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* Location to be used only as a reference. It could indicate city/country but not exact address.
Cite: "VitraHaus / Herzog & de Meuron" 27 Jul 2011. ArchDaily. Accessed 28 May 2015. <>
  • König

    the more i see the better i like it.

  • ominaeshi

    It is just perfect.

  • mike

    holy crap, that’s gorgeous. nice to see the study models/diagrams as well.

  • bobyjump
  • gwri


  • WSBY


    • KingKong

      explain your avatar, please.

  • odie
  • ktanleysubrick

    I wasn’t shore about this design. I was thinking this is not architecture anymore, only design, shape. Hmm… Now, when it’s built I must change my mind. This looks very stylish and the detail make it just perfect:) p.s. Sou is very good, but this composition has it’s own continuum, so I don’t care who was first. Hope his idea will be built also.

  • ROT

    I love it!

  • Samuel

    I wish there were more interior photos or drawings available so we could have a greater understanding of the interaction of the elements inside.

    Exterior wise, it’s gorgeous.

  • Jonathan Belisle

    VitraHaus / Herzog & de Meuron /cc @feedly

  • Howard

    good job! :)

  • Maria Popova

    VitraHaus, the latest gorgeous addition to the Vitra Campus architectural museum

  • mike

    Been to vitra when this building was still in progress and couldn’t imagine this to become a great building when finished, but the pictures proof me wrong and it turns out to be quite a fascinating piece of work!

  • that’s what she

    seems kinda crazy…but i love it!

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  • frank

    It’s a bit regressive. The stacking is interesting but this type of simulacrum has been exhausted in the 80′s.

    • kristian

      It seems like a fitting approach for a showroom just for home furniture. It also plays strikingly with the standard vernacular shape for “house.”
      The cut away plans that show how each layer interacts with that above and below seem quite amazing. Even the way the roof from one section below becomes seating for an amphitheater above without feeling forced seems like quite a victory.
      I think it is a great architectural success that feels modern and timeless.

  • threads

    hum. much effort went into defining the roof typology but its end result produces little in tectonic relationships to make any of the overlapping space truly meaningful or even active in any useful or interesting way. neo-glam domestic swiss chic turned euro trash dutch?

  • B

    This is 98% Sou Fujimoto’s design. Who did it first?

  • Ralph Kent

    Tend to agree with threads. Looks too much like a one-liners of a diagram faithfully translated into a building for my liking.

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  • dados

    Seems way to formal to me. The overlapping spaces don’t seem to give enough to be a viable argument. Has architecture completely lost its integrity?

  • titisnurabadi

    sou fujimoto ?? which one is the egg?? which one is the chicken??, looks cool!

  • DesignIntelligence

    VitraHaus connects two Herzog & de Meuron themes: the archetypal house and stacked volumes

  • j.f.

    just nasty…everybody just following the mainstream, c´mon guys you shouldnt feel this exaggerated fascination about something just because its different or unique or just because its done by herzong and de meuron…it works more as a sculpture than its original purpose..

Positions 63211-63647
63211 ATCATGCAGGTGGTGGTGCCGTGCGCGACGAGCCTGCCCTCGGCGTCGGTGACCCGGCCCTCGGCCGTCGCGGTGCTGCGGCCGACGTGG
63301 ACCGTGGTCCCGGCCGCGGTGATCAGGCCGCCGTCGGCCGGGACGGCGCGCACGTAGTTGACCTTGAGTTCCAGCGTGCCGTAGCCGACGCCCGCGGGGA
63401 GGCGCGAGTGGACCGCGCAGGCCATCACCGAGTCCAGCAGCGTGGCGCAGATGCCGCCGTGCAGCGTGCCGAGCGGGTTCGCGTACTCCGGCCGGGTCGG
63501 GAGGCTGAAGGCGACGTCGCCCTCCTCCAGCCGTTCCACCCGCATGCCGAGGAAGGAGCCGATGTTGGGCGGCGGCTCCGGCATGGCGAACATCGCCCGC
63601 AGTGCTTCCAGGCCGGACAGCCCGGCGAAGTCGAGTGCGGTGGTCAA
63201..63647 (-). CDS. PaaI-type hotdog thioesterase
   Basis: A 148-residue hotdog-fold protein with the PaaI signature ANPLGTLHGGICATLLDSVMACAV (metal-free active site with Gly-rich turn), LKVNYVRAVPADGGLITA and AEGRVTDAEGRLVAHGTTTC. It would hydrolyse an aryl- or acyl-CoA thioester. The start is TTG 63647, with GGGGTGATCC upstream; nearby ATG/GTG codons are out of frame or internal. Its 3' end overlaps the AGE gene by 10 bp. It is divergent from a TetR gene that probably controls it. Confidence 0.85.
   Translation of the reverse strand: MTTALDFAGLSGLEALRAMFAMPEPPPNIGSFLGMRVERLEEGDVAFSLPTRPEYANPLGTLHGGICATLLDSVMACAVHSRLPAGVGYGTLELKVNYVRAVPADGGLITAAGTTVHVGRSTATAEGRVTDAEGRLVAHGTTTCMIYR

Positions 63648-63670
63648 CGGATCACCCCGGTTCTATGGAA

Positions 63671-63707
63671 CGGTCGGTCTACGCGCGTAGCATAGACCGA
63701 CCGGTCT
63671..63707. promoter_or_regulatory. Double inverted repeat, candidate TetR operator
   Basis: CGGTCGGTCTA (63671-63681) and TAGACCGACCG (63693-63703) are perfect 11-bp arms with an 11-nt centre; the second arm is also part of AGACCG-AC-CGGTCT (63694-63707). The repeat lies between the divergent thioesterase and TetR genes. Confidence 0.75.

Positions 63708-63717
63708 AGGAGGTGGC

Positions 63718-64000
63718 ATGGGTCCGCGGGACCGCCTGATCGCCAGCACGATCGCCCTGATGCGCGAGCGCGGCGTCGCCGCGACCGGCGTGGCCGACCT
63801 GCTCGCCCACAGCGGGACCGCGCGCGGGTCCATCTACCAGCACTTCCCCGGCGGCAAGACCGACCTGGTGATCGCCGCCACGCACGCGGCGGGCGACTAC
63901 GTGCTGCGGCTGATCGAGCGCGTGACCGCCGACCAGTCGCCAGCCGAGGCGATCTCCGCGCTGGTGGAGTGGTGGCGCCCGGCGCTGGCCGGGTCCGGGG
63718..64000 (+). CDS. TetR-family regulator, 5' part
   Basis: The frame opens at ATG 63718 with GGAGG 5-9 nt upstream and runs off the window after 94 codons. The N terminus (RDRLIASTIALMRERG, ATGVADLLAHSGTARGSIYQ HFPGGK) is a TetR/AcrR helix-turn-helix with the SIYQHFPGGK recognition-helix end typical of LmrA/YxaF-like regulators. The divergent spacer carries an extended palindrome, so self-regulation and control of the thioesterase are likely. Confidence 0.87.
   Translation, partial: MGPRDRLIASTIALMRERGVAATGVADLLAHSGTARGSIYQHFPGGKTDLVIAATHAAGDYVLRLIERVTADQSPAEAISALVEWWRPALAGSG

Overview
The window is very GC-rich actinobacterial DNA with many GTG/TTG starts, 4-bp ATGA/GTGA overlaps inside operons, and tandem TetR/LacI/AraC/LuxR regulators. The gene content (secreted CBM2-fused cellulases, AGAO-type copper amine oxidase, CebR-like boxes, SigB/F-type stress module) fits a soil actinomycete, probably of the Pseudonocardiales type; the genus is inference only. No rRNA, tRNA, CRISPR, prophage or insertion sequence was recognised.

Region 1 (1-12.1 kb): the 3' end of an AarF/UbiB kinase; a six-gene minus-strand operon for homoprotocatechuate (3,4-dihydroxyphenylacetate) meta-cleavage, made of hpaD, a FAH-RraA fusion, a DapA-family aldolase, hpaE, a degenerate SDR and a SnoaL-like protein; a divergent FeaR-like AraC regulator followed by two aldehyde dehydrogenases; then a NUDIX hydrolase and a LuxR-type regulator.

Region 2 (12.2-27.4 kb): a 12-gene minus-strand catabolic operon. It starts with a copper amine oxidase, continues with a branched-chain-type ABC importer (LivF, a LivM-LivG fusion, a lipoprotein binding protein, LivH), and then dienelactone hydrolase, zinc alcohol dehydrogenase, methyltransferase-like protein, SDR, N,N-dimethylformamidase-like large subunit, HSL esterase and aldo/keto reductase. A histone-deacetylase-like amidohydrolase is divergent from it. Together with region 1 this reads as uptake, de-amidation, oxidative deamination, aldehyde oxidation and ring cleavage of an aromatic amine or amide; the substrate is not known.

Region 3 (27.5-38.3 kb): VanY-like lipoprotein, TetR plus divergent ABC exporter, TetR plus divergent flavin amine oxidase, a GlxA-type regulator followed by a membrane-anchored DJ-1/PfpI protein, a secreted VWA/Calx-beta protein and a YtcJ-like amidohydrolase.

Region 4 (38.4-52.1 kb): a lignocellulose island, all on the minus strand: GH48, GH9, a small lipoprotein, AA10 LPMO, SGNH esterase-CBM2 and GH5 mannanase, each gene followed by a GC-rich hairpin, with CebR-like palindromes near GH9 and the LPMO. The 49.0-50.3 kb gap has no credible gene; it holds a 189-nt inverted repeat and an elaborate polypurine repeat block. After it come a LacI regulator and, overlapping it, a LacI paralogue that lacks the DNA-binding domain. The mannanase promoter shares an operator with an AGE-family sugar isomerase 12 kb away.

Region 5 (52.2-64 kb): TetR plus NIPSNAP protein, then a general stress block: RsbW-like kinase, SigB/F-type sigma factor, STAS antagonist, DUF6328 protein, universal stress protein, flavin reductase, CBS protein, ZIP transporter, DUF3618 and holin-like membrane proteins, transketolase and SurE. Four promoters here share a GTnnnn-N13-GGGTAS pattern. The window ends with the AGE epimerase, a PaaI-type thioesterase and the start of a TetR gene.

• cranbury

    Sure, the building is realized within the framework of a simple diagram, with clear, simple details which are designed to emphasize the building’s simple diagrammatic shape. But is this negative?

    It is clear that the architectural characteristics which this BUILDING achieves are very rich and complex:
    overlapping, interconnecting spaces, rich sectional qualities clean, precise details, beautiful lighting intricate and interesting patterns of circulation…

    … what more could H&deM possibly do to convince you that a faithfully translated diagram can make successful architecture?

    • Ralph Kent


      I’m not sure if that comment was directed at me or not? As far as I’m concerned, its an easy idea, distilled into a boring diagram, faithfully translated into architecture, it is a negative in my book – an extrude and stack job. So I personally don’t like it and remain unconvinced. But obviously its different strokes for different folks and I fully respect other people’s right to like it. I just hope they can respect mine not to as well.

      Obviously I fully take on board its for Vitra, so it need to shout to passersby and make some media headlines.

  • cranbury

    … the notion of stacking simple iconic house extrusions is clearly not an attempt to create new, innovative shapes, so who cares if the idea is not completely virgin?

    the project’s virtues lie in the dynamic and complex arrangements of very banal shapes. the architecture emerges from composition, rather than form only!

    so why compare the shape-concept? it is only one minute fragment of this building’s total architectural essence.

  • threads

    this is a complex arrangement? I suppose if you lay 10 pitch shaped tube/extrusions on top of one another you’re bound to get something. but this project is more of a commentary on swissness. There sense of humor is dead serious.

    • Chris

      what’s worse: arrogant or swiss?

  • Mariana

    I love the layout. Very modern!

    • Peter

      you mean contemporary.

    • vishal

      i dont know what you like………its good but, not too good.
      though it surves the purpose & if client is happy , architect is happy then who cares………….

      • skrilax

        yep, when the client i$ happy, the architect i$ al$o happy.

    • reza

      can u write ur email for me?